Dear Readers, did you ever read the fascinating history of Coats and Clarks‘ 200 year timeline back in 2012? You must! I love it when centuries old established companies live in the 21st century – so of course, Coats and Clark has a sewing blog called Sewing Secrets with awesome content. No, this is not an affiliated post, and I have no involvement with Coats other than using their products.
To begin, I am not making a New Year’s or any other kind of resolution. I seldom do well with resolutions. Remember the sewing room revamp resolution a year ago? Fail……………. 😦
But I do make sewing lists, and there are things on my 2015 list which are sorely needed to fill holes in the wardrobe such as pants (an eternal black hole) and some spring attire. And, there are things so much fun and so impractical that I’ll definitely sew them in 2015.
Enter sewing leaflets from Coats and Clark from the 1930s called “Smart Cuts to Sewing”. Propelled by a fascination with western fashion’s past, I will go ahead and make the items in my set of leaflets – one by one. The leaflets pictured above include some items that would be easily integrated into one’s 2015 closet, but not the others. Today I’m asking for suggestions from you to modernize them. To help me keep my word, all I’m saying is that by the end of the year, I hope to be able to make them all.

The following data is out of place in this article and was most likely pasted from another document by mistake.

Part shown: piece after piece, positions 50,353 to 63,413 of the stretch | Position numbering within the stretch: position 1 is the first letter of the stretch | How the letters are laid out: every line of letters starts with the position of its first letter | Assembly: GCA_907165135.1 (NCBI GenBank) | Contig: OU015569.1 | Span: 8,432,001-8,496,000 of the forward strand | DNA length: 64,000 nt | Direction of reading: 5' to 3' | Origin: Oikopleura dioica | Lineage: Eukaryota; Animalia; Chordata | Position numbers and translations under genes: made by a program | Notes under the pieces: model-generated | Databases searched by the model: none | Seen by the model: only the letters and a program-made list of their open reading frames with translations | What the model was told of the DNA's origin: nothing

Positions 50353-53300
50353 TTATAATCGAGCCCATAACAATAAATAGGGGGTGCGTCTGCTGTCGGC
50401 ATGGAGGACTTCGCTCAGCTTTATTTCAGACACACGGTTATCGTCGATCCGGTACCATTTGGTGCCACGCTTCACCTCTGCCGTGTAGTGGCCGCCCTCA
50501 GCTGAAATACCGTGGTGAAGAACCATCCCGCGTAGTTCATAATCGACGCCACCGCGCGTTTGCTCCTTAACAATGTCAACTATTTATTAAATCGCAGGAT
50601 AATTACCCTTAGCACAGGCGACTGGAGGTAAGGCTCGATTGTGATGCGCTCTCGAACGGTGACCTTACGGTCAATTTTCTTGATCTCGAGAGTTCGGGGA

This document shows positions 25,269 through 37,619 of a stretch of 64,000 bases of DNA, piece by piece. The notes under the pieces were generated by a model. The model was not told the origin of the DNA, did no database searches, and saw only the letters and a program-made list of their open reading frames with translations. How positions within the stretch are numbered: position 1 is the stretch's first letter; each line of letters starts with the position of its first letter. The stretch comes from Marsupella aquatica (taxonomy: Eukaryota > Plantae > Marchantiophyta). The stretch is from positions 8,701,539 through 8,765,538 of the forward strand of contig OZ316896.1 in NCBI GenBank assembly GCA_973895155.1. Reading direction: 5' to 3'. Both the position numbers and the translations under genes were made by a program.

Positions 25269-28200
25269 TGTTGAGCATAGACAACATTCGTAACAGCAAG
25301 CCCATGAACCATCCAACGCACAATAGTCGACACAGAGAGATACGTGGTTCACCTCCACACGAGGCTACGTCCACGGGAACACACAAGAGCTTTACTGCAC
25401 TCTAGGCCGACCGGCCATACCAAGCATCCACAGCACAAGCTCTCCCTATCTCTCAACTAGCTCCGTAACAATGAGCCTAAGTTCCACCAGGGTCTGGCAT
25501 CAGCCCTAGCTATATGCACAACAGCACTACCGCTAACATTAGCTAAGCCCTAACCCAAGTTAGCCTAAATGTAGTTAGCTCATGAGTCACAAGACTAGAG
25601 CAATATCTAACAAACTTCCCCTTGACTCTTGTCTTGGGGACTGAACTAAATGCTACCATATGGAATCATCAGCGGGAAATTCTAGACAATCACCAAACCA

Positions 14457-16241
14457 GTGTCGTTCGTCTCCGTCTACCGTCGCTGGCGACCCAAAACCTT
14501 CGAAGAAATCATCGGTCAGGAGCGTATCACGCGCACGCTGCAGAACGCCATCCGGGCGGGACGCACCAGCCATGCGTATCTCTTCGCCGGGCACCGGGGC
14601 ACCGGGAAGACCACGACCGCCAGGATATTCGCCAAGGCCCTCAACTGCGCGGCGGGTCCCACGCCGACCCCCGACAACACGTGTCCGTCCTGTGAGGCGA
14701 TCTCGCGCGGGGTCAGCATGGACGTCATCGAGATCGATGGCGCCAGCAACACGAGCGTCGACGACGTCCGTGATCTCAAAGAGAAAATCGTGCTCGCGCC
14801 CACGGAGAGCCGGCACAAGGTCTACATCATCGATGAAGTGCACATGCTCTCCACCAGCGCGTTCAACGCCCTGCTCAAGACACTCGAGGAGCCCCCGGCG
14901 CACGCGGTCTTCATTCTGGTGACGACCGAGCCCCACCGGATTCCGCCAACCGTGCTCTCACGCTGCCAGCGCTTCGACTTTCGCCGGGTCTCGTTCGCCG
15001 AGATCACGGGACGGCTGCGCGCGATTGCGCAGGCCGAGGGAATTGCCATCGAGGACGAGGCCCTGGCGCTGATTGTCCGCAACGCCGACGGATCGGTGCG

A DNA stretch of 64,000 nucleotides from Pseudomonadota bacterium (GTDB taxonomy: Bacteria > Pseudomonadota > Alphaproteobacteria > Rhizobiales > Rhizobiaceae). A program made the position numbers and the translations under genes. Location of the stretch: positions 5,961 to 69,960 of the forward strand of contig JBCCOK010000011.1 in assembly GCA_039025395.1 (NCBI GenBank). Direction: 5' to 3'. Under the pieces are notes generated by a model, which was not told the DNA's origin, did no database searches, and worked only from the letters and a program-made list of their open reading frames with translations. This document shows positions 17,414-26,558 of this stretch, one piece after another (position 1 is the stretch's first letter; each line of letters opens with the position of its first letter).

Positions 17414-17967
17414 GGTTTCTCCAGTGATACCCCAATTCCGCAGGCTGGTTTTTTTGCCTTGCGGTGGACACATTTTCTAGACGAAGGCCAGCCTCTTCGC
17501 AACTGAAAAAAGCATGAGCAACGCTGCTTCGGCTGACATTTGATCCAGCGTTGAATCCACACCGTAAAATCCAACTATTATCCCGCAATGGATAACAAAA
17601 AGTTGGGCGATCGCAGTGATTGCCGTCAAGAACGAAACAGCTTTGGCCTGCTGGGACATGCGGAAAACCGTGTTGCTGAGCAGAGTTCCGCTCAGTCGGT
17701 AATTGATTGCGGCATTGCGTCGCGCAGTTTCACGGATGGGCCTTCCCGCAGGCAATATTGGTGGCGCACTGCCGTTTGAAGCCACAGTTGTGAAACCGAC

First up, publication No. 580-A, circa 1934: Frilly Jabot with Collar.
How will the really cute, frilly, food-stain-magnet, white organdy jabot created 81 years ago fit into my wardrobe in 2015? I’m all about stylish, but wearable & practical apparel. Here are some options I’m considering:
- A ruffled bag. Make the jabot in fake leather, eliminate the collar, add a zipper to make it a handbag or clutch!
- Sew it up in a drapey, sheer fabric, printed or solid, attach to a matching blouse, and press down the ruffles so they’re not quite so — out there. Voila! A neckline appendage which is more 2015 ….. and age appropriate?
- Let the ruffles have a raw edge. The original ruffles have a folded edge. They’re bias, so no fear of fraying.
- Make fewer but wider ruffles.
- Any other ideas? Need your help, readers! How can this jabot be fashionably au courant?
Would you also join me in making this appendage? Oops, I mean jabot.